On Monday, the Supreme Court issued what has been billed as a split decision on Donald Trump’s ban on immigration from six majority-Muslim countries. The court kept the ban in place for those who couldn’t prove a “bona fide relationship with a person or entity in the United States.” As Wired noted, since most visitors from the six affected countries generally travel on visas that require proof of these relationships, the ban should be considered null and void for most potential travelers. That is, if the administration abides by the spirit of the opinion.
That’s a big if, though. Given its history, it seems likely the White House will use the ambiguity in the Supreme Court’s order to stretch the boundaries of what’s considered a “bona fide relationship with a person or entity in the United States.”
The court’s opinion gives very limited guidance regarding what these relationships entail, pointing specifically to the plaintiffs in these court challenges:
A foreign national who wishes to enter the United States to live with or visit a family member, like Doe’s wife or Dr. Elshikh’s mother-in-law, clearly has such a relationship. … The students from the designated countries who have been admitted to the University of Hawaii have such a relationship with an American entity. So too would a worker who accepted an offer of employment from an American company or a lecturer invited to address an American audience.
Pratheepan Gulasekaram, a professor of immigration and constitutional law at Santa Clara University School of Law, told me that H-1B temporary worker visas, agricultural worker visas, and student visas would all plausibly fall in the category of requiring a “bona fide relationship with a person or entity in the United States.” Perhaps the only groups of travelers that don’t meet that standard are people with tourist visas and some refugees. Even those on tourist visas, though, often obtain them to visit family members. “It’s very difficult to get a tourist visa from Iran to begin with. It’s not something that is handed out very easily,” says Jayashri Srikantiah, the founding director of Stanford Law School’s Immigrants’ Rights Clinic. If Trump follows the court’s ruling, then, refugees—who may or may not have such family connections—will likely be the primary group affected. “I don’t think you’re talking about a large number of people,” Srikantiah told me.
But given that Trump described the opinion as an unqualified “unanimous” victory, it’s likely the White House will want to find a way to take a more expansive view of the Supreme Court’s ruling. The administration could do that by having the Department of Homeland Security and the State Department issue a “guidance memorandum” to Customs and Border Patrol agents and consular officials on how precisely to implement the order. The issuance of such a memorandum could effectively shield any decision-making on the issuance of visas from the reaches of the courts due to the doctrine of consular nonreviewability.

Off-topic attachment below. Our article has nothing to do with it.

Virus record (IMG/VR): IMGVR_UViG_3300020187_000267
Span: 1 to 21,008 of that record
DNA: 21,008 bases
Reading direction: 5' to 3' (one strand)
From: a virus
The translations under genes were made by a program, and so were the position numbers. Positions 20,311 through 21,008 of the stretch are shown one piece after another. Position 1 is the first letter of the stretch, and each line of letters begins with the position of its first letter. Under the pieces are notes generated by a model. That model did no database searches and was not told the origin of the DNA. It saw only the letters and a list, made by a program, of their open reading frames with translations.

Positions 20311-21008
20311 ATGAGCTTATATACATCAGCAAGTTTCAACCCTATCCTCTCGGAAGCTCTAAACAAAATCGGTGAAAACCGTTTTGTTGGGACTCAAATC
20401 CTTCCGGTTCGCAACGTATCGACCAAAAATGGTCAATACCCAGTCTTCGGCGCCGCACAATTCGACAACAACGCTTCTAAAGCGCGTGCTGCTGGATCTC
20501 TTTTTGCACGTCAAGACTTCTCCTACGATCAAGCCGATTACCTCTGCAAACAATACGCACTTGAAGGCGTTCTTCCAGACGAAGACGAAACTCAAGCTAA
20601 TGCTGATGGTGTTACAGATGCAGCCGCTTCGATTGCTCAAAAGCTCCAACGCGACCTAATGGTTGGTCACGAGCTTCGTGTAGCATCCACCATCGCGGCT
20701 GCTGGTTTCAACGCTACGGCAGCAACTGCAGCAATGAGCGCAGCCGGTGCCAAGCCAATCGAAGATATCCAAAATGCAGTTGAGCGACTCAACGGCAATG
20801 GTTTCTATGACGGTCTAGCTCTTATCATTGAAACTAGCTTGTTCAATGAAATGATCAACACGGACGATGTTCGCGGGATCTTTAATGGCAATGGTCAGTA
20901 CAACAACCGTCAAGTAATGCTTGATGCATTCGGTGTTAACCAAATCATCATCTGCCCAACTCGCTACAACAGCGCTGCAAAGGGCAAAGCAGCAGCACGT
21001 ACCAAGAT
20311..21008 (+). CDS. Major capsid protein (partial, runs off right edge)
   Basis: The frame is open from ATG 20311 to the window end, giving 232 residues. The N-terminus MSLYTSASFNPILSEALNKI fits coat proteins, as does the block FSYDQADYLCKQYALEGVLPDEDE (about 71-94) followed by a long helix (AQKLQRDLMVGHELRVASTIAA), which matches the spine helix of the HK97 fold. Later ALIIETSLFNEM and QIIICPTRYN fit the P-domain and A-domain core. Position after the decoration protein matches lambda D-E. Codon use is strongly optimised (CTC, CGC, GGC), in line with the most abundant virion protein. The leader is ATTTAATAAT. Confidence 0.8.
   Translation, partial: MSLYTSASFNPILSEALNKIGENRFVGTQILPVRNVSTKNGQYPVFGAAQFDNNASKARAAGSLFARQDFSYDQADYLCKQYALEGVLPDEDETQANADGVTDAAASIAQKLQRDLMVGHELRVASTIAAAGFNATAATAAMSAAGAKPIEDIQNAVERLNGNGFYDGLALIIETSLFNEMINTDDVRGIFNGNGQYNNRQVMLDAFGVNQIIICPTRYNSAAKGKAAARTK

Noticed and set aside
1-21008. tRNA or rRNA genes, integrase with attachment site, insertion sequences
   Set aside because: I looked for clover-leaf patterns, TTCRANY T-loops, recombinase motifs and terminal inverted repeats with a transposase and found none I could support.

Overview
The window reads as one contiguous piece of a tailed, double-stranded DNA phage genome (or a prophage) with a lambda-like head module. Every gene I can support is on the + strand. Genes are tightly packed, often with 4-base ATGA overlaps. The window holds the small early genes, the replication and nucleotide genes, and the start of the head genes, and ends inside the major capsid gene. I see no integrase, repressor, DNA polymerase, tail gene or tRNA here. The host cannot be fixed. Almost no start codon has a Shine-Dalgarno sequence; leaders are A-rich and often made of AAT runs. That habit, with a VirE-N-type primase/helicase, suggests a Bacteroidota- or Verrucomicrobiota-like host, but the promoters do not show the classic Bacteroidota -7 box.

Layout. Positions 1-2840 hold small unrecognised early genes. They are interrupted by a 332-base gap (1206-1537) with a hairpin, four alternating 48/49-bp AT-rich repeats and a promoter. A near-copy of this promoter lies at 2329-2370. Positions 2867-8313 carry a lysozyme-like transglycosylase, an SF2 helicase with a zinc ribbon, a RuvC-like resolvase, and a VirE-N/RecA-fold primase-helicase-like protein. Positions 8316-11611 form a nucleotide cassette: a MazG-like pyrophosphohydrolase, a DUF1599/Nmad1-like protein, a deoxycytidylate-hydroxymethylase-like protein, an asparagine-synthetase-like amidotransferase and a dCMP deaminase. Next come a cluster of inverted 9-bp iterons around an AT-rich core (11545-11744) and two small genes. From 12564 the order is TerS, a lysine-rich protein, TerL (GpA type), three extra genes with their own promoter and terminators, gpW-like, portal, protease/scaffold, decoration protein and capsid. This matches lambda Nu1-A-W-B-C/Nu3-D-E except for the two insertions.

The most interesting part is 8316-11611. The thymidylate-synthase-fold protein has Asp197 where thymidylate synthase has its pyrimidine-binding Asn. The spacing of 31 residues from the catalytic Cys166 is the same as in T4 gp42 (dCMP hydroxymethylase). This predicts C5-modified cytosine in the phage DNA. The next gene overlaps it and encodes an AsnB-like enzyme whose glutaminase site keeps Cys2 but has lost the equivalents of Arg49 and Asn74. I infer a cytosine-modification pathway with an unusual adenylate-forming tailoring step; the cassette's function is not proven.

That legal theory, which was upheld in the 2015 Supreme Court case Kerry v. Din, gives consular officers broad leeway to reject individual visa applicants and to face limited judicial review. Because the second travel ban was originally so broad, it was easy to identify a potentially unconstitutional basis for the denial of visas to travelers from the six affected countries—namely, discrimination against Muslims. Now that the ban has been limited to people from those countries who don’t have a “bona fide” connection, State Department officials will likely be able to make decisions behind closed doors without having to face scrutiny for those decisions in court.
“It just gets much more in the weeds when you have factual determinations that are made by consular officers,” Srikantiah told me. “Those are harder decisions to review because they’re discretionary decisions by a consular officer” who is evaluating applicants on an individualized basis. “That’s just unfortunately how this system works,” she added. “Even under the Bush administration, many people from certain countries had a very hard time coming to the U.S. because of these consular decisions that are very, very, very difficult to review.”
If Trump hides the implementation of the newly sanctioned executive order behind the bureaucratic windows of consular offices around the world, then he may be right that this is a substantial victory. In that case, the Supreme Court will have helped turn an unconstitutional Muslim ban into one that’s impervious to judicial review.